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Columbus CEO: Stem Cell Therapy Science is Still Evolving

Let’s face it: finding out you need surgery can be a scary concept to deal with, no matter your medical condition or treatment. That’s why stem cell therapy, often used as an alternative to surgery, is greeted with such enthusiasm from many bone and joint patients.

However, Joseph Ruane, DO, medical director at the OhioHealth McConnell Spine Sport and Joint Center, explains why the treatment option, now recognized as orthobiologics, should be met with caution.

The therapy uses the body’s own cells without introducing synthetic materials, like steroids. The belief is that stem cells produce new generations of cells with a wide range of capabilities, such as growing cartilage or bone.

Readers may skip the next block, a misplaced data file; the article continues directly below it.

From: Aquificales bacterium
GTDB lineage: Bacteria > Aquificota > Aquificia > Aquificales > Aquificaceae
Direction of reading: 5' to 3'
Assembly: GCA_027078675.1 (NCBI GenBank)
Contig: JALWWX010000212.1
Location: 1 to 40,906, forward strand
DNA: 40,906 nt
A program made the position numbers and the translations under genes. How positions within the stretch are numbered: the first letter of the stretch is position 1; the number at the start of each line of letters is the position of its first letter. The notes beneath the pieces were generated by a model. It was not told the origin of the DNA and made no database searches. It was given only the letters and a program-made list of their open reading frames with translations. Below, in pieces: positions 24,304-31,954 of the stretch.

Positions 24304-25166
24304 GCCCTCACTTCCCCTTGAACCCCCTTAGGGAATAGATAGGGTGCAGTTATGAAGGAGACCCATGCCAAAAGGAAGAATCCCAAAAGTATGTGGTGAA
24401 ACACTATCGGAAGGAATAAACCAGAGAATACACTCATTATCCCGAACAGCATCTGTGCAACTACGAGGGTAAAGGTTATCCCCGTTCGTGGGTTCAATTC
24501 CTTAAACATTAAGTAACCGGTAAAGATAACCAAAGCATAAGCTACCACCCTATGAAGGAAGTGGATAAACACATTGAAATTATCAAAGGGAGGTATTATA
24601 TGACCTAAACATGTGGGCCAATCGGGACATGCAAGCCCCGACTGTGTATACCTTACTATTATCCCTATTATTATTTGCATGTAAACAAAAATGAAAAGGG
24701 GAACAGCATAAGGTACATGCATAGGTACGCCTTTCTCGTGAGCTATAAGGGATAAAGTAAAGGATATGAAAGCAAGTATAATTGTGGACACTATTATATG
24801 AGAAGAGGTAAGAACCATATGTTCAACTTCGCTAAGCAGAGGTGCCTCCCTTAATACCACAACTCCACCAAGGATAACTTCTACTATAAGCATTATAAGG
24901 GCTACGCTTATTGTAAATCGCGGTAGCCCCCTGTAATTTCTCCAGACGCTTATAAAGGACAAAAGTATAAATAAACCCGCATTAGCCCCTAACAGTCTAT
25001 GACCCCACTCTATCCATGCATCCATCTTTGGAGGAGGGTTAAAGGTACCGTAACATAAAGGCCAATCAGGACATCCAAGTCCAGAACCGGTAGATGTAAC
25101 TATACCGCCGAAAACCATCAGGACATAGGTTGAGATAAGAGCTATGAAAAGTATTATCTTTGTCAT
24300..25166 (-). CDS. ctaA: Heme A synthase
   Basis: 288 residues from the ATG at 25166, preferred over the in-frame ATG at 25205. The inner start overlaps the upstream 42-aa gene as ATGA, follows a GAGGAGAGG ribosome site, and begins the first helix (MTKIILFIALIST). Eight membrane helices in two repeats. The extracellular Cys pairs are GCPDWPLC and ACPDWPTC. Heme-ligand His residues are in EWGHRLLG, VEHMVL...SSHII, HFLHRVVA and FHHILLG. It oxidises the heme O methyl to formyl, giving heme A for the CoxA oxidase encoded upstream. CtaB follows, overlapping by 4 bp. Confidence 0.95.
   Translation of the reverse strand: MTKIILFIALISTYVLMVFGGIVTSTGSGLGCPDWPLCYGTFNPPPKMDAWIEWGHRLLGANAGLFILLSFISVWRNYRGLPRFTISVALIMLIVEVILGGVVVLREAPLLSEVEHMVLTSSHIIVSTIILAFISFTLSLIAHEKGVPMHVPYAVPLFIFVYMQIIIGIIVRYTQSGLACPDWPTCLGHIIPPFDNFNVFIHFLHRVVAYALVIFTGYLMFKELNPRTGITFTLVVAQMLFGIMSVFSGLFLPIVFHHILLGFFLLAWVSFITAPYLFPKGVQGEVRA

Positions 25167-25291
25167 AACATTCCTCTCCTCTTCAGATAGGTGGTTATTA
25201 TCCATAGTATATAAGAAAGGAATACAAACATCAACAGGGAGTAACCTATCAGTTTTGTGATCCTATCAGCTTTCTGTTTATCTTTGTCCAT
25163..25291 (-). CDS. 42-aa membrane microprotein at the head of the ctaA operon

Though Ruane has seen improvements in patients who’ve used the treatment before, he told Columbus CEO reporter Laurie Allen in a recent interview that, “what we desire from a scientific standpoint we don’t have now. The evidence is still weak. The science has changed.”

Patients selected for orthobiologic therapy should be properly educated about their treatment plan. The therapy is not a cure-all solution and is most effective when paired with weight management exercises, physical therapy and other necessary medications.

“It’s only one tool in the toolbox, and it needs to be surrounded by other tools,” said Ruane.

Moving forward, the medical community needs to father more scientific evidence from ethods like randomized, controlled clinical trials to compare orthobiologics to existing therapies.

In the meantime, Ruane encourages patients to consider all their options and avoid false advertising.

“The best patient is one who knows all the options,” said Ruane. “In some cases, surgery is the best option.”

Prospective patients should ask questions about a physician’s education, certification and credentialing and choose a program affiliated with respected medical practices or hospitals.

To learn more about orthopedics at OhioHealth, click here.

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